SINGAPORE/PARIS: Chicago wheat futures extended gains on Thursday, rising more than 1% off earlier lows with the help of bargain buying, while corn edged higher, although forecasts of near-perfect weather across the US Midwest capped gains.
Soybeans were underpinned by news of fresh US exports to Mexico.
The most-active wheat contract on the Chicago Board Of Trade rose 1.25% to $4.66-1/2 a bushel, as of 1142 GMT, having rallied 1.6% on Wednesday.
“The return of the December 2019 (wheat) contract near the lowest levels reached last May is bringing some support to prices with a renewed buying interest,” French consultancy Agritel said in a note.
“US wheat is finding some appeal again as Spring wheat harvests are still underway and running behind previous campaigns.”
Corn was up 0.7% at $3.61 a bushel having closed down 0.7% the previous session when prices hit a May 13 low of $3.56-1/2 a bushel.
“To everyone’s surprise the US corn crop is doing fine as conditions are holding out very well,” said one Singapore-based feed grains trader. “But we must be aware that the crop is not in silos yet.”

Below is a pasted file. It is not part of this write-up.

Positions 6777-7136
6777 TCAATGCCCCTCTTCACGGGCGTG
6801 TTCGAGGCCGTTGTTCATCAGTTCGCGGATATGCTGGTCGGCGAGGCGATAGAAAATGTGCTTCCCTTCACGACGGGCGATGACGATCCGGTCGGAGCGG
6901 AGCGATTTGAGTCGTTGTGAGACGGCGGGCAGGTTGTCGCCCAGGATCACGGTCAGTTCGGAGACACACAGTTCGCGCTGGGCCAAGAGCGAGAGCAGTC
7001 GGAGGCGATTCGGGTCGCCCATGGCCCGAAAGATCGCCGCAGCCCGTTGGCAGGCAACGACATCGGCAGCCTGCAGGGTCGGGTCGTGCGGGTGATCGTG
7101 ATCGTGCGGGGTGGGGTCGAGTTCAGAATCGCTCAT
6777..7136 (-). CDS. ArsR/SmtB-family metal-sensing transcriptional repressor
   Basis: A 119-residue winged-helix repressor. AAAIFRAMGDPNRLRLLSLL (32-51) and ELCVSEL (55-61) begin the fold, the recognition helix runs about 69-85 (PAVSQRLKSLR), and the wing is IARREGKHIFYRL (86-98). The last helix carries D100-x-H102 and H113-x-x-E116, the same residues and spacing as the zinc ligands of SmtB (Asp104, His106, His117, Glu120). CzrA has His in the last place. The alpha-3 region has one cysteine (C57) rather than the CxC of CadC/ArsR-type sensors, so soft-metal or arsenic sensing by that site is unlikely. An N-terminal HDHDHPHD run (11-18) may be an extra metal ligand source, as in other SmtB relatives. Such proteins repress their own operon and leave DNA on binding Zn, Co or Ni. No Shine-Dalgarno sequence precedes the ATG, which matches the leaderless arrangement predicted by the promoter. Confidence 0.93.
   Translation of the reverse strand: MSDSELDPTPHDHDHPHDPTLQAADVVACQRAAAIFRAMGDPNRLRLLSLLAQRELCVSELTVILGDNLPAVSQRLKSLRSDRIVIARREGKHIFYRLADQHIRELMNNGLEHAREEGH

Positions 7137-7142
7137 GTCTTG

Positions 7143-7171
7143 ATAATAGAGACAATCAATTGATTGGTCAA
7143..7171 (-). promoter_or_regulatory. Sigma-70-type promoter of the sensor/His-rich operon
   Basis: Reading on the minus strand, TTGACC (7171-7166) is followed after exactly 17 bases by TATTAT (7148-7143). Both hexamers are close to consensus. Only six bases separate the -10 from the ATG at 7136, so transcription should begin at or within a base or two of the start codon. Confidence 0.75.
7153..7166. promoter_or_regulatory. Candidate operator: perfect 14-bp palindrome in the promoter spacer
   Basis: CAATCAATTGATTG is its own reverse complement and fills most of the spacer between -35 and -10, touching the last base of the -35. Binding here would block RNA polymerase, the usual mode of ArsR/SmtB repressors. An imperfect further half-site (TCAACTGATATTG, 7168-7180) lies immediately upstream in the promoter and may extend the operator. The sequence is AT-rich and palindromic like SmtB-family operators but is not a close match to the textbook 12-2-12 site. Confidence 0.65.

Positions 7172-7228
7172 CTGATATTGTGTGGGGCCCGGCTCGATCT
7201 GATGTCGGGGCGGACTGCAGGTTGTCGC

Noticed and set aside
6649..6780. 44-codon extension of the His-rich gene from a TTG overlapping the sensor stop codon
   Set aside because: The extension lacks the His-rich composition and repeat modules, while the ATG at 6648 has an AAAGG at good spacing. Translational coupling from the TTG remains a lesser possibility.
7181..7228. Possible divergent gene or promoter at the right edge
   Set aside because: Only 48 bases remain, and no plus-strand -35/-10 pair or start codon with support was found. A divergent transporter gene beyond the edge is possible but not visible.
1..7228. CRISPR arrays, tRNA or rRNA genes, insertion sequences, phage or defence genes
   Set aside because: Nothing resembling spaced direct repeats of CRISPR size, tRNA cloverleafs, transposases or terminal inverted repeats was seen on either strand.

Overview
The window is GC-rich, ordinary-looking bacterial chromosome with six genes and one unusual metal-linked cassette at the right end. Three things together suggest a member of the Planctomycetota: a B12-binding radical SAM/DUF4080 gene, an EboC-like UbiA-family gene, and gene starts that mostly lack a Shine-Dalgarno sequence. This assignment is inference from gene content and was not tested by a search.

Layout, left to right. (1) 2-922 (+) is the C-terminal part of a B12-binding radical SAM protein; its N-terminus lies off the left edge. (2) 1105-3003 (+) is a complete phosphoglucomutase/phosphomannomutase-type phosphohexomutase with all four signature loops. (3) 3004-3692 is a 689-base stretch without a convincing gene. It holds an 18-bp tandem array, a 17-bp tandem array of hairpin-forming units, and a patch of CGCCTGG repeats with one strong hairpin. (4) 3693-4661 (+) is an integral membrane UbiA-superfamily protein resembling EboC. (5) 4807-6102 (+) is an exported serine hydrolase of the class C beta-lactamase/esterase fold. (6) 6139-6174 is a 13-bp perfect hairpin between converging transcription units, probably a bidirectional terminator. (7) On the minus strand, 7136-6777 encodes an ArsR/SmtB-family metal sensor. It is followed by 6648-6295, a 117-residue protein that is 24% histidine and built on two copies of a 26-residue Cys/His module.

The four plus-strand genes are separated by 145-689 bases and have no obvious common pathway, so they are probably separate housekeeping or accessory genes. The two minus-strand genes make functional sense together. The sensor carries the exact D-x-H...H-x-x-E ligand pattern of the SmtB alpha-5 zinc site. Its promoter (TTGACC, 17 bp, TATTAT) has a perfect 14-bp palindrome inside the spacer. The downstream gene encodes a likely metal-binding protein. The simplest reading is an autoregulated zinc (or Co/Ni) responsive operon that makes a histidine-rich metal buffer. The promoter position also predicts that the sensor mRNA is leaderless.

US Department of Agriculture late on Tuesday rated 58% of the US corn crop in good-to-excellent condition, up from 57% the previous week, in line with trade expectations.
The crop’s development is behind normal following widespread spring planting delays, but forecasts call for seasonal temperatures throughout September that should prolong the Midwest growing season, raising the odds that crops will have time to mature.
Commodity brokerage INTL FCStone raised its estimate of the average US 2019 corn yield to 168.4 bushels per acre, from 167.4 bushels in its previous monthly report released on Aug. 1.
There could be an impact on next year’s supply of corn on expectations of lower planting in Argentina, the world’s third biggest exporter.
Argentine farmers, anxious about an increasingly murky political outlook and economic turmoil, are turning towards soy over more expensive corn to cut costs, a shift that could impact next season’s harvest.
Farmers said a volatile economic situation in Argentina and the likelihood of a new administration at the end of the year, after President Mauricio Macri was hammered in primary elections, meant soybeans looked a less risky bet than corn.
Soybeans gained 0.2% at $8.77 a bushel, having firmed 0.8% on Wednesday.
Soybean futures drew support from USDA’s confirmation that private exporters sold 451,766 tonnes of US soybeans to Mexico.
Commodity funds were net sellers of CBOT corn futures contracts on Wednesday and net buyers of soybean, wheat and soymeal futures, traders said.